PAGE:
Javascript conundrum for ES6 module in foreign-generic

I’m trying to port purescript-foreign-generic to 0.15. (I want to use purescript-axios under 0.15, and it depends on foreign-generic)

Converting purescript-foreign-generic/NullOrUndefined.js at master · paf31/purescript-foreign-generic ( to use ES6 modules has passed the limit of my javascript knowledge.

The original is

exports['null'] = null;

exports['undefined'] = undefined;

The simple conversion is

export const null = null;
export const undefined = undefined;

but it fails because javascript doesn’t allow a variable name null.

I’ve tried

export const nullImpl = null;
export const undefined = undefined;

with the intention of binding null = nullImpl in the purescript source. This fails with a purescript error: “Unable to parse foreign module”.

Does anybody know how get this working? I’ve got everything else in foreign-generic converted. It mostly was using Proxy instead of the older proxy types.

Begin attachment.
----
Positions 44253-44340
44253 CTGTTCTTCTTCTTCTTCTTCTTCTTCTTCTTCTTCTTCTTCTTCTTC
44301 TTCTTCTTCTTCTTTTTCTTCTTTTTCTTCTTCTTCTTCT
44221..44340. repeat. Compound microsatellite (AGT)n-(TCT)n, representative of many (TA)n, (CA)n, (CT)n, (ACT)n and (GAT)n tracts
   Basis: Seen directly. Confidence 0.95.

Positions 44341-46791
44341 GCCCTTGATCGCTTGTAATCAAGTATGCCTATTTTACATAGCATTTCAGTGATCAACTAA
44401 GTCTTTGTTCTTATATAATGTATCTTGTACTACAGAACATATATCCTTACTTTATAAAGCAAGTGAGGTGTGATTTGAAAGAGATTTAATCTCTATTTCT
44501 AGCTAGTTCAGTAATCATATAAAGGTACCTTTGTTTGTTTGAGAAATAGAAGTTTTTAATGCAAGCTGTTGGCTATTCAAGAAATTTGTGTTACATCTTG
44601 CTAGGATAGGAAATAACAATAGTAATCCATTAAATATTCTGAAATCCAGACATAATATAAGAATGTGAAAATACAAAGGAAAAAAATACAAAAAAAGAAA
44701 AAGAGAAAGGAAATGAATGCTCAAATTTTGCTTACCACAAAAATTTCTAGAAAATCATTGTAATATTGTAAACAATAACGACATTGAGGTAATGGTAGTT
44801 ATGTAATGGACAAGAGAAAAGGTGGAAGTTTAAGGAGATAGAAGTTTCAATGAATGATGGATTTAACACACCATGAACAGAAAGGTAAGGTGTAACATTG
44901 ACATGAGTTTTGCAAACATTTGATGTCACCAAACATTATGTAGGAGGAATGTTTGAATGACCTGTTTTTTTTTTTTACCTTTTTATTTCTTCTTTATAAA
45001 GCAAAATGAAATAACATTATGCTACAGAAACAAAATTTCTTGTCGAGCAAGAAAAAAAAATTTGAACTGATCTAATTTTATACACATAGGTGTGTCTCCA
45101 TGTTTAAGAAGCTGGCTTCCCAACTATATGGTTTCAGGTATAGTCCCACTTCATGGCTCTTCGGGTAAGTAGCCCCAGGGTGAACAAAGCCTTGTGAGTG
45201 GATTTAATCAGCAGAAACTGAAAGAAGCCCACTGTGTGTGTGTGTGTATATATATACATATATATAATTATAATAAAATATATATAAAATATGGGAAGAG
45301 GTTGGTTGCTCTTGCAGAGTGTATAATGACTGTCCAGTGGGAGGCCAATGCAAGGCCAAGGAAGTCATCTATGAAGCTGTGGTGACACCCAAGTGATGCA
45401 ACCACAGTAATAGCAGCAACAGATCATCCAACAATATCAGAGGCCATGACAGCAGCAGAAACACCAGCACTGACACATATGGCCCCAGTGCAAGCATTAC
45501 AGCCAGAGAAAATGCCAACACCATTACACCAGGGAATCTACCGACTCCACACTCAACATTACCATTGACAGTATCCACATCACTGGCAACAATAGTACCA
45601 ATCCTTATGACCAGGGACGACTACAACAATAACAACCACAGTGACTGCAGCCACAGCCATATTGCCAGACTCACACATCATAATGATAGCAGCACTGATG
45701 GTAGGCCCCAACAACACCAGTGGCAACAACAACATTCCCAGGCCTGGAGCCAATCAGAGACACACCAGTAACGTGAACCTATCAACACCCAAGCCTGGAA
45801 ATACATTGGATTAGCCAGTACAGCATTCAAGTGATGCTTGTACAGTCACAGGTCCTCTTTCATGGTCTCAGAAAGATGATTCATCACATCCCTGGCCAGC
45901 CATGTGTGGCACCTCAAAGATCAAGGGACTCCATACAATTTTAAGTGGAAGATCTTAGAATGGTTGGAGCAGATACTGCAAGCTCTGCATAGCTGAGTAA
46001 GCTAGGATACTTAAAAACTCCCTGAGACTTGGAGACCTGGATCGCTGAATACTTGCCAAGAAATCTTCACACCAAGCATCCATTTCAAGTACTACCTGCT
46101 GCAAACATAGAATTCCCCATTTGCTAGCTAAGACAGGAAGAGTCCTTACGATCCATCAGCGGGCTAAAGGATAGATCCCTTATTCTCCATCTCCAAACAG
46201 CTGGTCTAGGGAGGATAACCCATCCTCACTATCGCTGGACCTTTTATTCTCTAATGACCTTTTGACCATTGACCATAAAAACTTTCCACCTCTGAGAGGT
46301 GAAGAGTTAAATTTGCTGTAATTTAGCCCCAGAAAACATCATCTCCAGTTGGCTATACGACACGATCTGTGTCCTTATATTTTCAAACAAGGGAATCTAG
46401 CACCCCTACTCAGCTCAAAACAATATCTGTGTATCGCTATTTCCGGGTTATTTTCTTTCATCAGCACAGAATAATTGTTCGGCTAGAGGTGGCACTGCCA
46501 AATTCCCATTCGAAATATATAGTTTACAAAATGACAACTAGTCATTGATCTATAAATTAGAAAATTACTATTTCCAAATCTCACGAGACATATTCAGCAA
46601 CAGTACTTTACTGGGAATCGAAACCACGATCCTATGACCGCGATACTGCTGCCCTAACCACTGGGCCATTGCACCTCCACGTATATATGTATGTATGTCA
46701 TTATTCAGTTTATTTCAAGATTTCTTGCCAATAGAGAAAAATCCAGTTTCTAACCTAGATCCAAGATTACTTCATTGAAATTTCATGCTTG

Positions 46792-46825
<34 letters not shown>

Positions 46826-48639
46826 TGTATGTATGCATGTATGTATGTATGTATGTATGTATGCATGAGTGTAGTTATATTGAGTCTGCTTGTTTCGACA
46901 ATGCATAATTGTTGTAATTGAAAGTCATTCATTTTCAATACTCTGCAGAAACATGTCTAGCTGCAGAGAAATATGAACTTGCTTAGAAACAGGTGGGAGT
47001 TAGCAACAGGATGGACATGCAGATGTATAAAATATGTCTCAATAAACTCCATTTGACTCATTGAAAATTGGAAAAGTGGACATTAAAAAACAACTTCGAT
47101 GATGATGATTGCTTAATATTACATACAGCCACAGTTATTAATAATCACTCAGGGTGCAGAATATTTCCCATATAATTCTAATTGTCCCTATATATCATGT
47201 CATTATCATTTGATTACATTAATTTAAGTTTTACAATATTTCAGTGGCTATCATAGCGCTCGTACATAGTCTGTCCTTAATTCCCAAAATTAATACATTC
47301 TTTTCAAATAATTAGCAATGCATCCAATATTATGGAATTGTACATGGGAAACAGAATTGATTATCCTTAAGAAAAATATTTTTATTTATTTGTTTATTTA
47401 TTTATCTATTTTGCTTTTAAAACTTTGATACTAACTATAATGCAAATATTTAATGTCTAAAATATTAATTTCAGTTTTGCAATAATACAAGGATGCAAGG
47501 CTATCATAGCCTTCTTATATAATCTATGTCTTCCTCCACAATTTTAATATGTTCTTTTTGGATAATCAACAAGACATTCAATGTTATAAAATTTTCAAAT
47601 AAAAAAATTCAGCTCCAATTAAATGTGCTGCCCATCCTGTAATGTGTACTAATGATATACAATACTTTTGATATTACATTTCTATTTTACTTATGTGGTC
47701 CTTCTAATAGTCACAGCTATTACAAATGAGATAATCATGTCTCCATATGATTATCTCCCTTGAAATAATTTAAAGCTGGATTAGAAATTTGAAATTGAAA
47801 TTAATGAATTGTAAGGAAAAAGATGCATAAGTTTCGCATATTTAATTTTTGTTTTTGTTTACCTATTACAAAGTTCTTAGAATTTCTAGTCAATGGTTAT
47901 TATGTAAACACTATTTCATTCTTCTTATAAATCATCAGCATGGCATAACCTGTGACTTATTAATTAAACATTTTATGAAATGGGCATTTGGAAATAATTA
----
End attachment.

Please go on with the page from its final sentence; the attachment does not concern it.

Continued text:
I think you are on the right track - can you change undefined to undefinedImpl also?

PS: maybe the parser has trouble with export const in this case you could try export let)

seems like the used parser-library has tests concerning export const for at least 3 years so I think this is not the issue here.

Does this section from the 0.15 Migration Guide help?

// Here is the only example where you might need
// to modify FFI by hand.
// Sometimes, defining the function and then exporting it under
// a different name is needed to prevent issues with JavaScript
// keywords. For example, we might use the below FFI
// to export a function named `new`
//    foreign import new :: Effect SomeObject
const newImpl = function () { return new SomeObject; }
export { newImpl as new };

I think that would make your example into this:

const nullImpl = null;
export { nullImpl as null };
const undefinedImpl = undefined;
export { undefinedImpl as undefined };